By Raza Rumi
It irks me when I hear simplistic platitudes on Pakistani society, state or people. The heterogeneity of Pakistan is by itself an anthropologist’s dream, a planners’ headache and a sociologist’s challenge. Despite the sixty-one years of drumming the uniform nationalism mantra, Pakistan’s regions and their peoples refuse to toe the line sponsored by the official textbook masters. This is why one minute there is a delightful speech on being a Pakistani and the other minute caste, tribe or ethnicity raise their discrete heads and the linear formulae dissolve into thin air.
Recently I was in Karachi and discovered that the drawing room chattering there was vastly different from that of Lahore’s. The immediate urban crises of the Sindhi capital overshadow discussions that the Punjabi heartland loves to indulge in. The war mongering that has been a recent pastime on TV channels and in influential quarters of Lahore, is looked at with suspicion and, dare I say, contempt by many Karachi wallahs. It was refreshing to be reminded that, much in line with South Asian history, Pakistan is a diverse, multifarious place. That this country cannot be boxed easily and therefore appointed labels dissipate easily.
Taking advantage of my Karachi trip and also of a special invitation on my blog from the town of Bhitshah in Sindh, I ventured after a long time into the remote interior of the Sindh province. Bhitshah is not too far from Karachi but thanks to my middle-aged chauffer Sadru with a hyper-active imagination, I managed to see quite a bit of the countryside. Despite my clear advice on the destination – B-h-i-t-s-h-a-h – Sadru, drove me almost to Sehwan, the small town where the great mystic Lal Shahbaz Qalandar is buried. We crossed Jamshoro, almost a university town, and many other milestones until I could see Sehwan everywhere and Bhitshah nowhere on the road-signs. That’s when we realised that we had lost our way. We then had to turn back even as Sadru, after going through the ritual of a half-hearted apology, wryly wondered if my calling was for Lal Shahbaz instead.
Could it be? Well, one has to be a member of the Mystics’ Society Incorporated to understand such signs. But irrespective of my bonding with such a mysterious world, there’s no doubt that even the most rational of readers would find the landscape of Sindh a tad mystical. The sense of space, the emptiness waiting to be filled in and the quaint air could never go unnoticed. The songs of love and union, of separation and longing are so deeply embedded in the cultural moorings of the Sindhi heartland and only after listening to them would you begin to appreciate why Sindh is called the land of the mystics.
But mysticism apart, it was the iconographic presence of Benazir Bhutto or shall I say the Bhuttos, that was hard to miss. Who knows how popular Benazir would have been today if she had lived, but her tragic assassination has surely made her a Sindhi legend like Marvi, Sassi and Bakhtawar.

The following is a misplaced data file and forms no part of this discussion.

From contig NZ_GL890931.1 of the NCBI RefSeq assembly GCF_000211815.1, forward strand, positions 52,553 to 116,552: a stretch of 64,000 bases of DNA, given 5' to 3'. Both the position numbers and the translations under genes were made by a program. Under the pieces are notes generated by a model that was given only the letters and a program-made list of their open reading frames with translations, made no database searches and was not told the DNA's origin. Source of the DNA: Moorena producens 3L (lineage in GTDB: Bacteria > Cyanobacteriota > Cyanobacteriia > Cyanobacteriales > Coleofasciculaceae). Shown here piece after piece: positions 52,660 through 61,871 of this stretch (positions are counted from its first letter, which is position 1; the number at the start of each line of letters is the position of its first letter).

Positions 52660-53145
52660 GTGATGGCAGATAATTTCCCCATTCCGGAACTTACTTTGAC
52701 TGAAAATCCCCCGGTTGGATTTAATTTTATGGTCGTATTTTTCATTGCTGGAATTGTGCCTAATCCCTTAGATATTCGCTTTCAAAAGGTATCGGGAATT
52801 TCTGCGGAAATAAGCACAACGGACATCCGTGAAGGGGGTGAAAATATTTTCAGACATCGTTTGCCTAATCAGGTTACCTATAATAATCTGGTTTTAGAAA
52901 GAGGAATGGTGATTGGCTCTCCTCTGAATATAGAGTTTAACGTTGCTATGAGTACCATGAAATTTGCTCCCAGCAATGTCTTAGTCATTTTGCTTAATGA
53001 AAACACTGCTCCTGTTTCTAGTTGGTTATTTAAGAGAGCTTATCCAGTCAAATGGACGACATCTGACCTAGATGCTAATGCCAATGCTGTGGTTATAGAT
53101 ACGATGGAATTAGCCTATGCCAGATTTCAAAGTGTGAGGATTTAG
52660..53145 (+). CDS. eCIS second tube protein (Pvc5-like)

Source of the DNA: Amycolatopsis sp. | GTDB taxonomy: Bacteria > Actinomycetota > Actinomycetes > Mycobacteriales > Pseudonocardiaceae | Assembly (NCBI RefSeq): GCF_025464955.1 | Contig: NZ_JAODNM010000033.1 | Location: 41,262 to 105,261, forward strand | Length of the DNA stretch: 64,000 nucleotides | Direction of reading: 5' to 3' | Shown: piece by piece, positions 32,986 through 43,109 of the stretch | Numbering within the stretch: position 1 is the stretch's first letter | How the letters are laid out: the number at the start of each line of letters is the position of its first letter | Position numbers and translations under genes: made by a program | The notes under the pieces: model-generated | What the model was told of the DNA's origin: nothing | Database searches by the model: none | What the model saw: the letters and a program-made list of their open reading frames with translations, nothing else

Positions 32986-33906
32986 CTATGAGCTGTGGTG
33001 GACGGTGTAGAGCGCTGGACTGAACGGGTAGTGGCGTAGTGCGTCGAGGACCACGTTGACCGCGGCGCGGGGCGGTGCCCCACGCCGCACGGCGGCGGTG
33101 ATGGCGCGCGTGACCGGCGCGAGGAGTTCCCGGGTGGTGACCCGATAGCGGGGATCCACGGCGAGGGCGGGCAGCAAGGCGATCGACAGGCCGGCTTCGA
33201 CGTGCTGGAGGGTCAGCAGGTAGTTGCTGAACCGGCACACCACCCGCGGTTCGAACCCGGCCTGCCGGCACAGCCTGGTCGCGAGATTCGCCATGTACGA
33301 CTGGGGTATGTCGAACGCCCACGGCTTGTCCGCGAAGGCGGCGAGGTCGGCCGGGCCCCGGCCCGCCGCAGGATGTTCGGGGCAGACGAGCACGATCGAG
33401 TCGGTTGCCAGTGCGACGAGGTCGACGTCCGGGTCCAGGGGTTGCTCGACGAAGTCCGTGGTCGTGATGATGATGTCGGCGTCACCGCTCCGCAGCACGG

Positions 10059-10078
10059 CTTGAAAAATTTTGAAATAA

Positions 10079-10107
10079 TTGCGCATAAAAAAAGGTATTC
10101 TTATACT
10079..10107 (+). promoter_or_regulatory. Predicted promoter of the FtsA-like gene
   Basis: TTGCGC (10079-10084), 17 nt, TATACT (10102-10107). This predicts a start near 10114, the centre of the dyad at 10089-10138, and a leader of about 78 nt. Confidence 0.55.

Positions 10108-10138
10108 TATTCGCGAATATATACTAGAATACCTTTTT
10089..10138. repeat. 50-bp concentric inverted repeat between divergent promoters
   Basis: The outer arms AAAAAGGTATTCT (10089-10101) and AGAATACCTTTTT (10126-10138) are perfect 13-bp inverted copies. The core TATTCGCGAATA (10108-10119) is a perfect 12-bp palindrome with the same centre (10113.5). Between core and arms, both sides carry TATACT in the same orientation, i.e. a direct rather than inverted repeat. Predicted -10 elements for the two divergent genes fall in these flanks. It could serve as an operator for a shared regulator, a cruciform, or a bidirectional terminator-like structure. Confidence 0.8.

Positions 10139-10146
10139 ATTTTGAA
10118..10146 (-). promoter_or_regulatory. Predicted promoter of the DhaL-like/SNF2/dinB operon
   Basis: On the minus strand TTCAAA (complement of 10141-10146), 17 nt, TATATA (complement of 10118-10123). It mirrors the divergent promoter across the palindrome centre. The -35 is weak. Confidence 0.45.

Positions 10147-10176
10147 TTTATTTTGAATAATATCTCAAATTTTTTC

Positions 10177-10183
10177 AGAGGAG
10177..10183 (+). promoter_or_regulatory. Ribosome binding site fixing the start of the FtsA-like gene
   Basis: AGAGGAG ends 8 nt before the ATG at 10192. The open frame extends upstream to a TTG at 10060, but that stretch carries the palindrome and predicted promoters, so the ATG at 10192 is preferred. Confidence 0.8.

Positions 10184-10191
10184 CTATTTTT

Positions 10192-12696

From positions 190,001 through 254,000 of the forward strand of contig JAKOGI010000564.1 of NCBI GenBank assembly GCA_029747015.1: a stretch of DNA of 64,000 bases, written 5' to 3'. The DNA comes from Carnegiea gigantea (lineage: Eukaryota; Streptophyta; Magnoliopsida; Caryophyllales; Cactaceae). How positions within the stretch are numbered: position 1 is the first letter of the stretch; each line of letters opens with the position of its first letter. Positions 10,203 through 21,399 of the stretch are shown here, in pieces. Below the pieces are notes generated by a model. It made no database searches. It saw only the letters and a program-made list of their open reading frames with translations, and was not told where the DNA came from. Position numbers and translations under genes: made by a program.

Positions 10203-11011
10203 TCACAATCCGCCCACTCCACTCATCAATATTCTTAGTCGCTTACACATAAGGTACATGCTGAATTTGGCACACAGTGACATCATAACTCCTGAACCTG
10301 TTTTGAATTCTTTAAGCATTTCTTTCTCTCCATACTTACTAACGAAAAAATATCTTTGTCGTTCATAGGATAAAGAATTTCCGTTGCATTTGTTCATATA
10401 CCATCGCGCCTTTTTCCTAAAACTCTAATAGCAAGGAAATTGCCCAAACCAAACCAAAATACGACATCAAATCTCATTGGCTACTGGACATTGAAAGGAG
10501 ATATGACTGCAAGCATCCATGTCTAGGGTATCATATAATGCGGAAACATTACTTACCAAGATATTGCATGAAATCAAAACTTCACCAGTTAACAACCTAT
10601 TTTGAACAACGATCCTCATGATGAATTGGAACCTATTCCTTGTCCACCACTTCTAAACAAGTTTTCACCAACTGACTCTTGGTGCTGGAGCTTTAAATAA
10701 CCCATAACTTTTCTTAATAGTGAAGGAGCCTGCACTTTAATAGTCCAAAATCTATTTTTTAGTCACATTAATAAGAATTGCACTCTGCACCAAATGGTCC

After these not too unpleasant meanderings, we reached Bhitshah and a long cherished wish of mine finally came true. My host, a young film-maker by vocation and a gaddi nasheen prodigy by birth, took me around the town. The tomb of Shah Abdul Latif Bhitai (1689-1752) constitutes the life of this little place. Everything is centered on it, almost by design. There were people who had come from distant places to spend a day or two at the shrine. The mood was far from sombre. It was like being in the midst of a public festival with lots of chatter, action and devotional music of outstanding quality. I lost myself in the rhythm of the dergah leaving poor Sadru a little nonplussed at my affinity for the saint, his poetry and a more than charitable view of the Sindh province. Soon the interaction between Sadru and myself turned a little unreal by Pakistani standards as we had to shed prejudice and engage at a purely humanistic level.
When we sat in the courtyard, sharing a platter of langar pallau , Sadru whispered that this was a relatively empty place as Sindhis were now more inclined to make a pilgrimage to Garhi Khuda Bux, the burial place of the Bhuttos, rather than the Sufi shrines. As he laid out his reasons, Sadru broke down in tears and chanted the Benazir-innocence spiel. A moustached man in his late forties crying for a slain leader even after a year of the tragedy was not an ordinary sight. I was touched.
Later, as we hunted for ajraks and other memorabilia, I was a little overwhelmed by the posters and pictures of BB being sold along with the spiritual souveniours such as chadors, tabrauk and roses for the shrine. As a typical tourist, I took pictures only to reprimand myself later that certain sights are to be felt and imbibed, not ‘captured’.
The return to Lahore via Karachi allowed me to traverse many worlds: the posh Karachi housing stocks, the slum where I dropped Sadru, the cultivated, antiseptic, inefficient Karachi airport and, of course, the Lahori universe, my home.
While driving back to my house, we stopped at the petrol pump and the long queue prompted the taxi driver to complain how Zardari government had caused the shortages-havoc in Lahore, the capital of the Punjab; and how intolerable he was! That made me a little squeamish but it was nothing. The icing on the cake was when the next day my son, who turned seven last week, arrived from school and shared a little secret. His best friend had told him the name of the real murderer of Benazir Bhutto; and guess who it was! Well, it cannot be printed as TFT is a responsible publication. But it was the name, initials of which encapsulate the range of the English alphabet. The worst kept rumour, indeed!
So, here I am trying to make sense of it all. But I cannot.
* First published in The Friday Times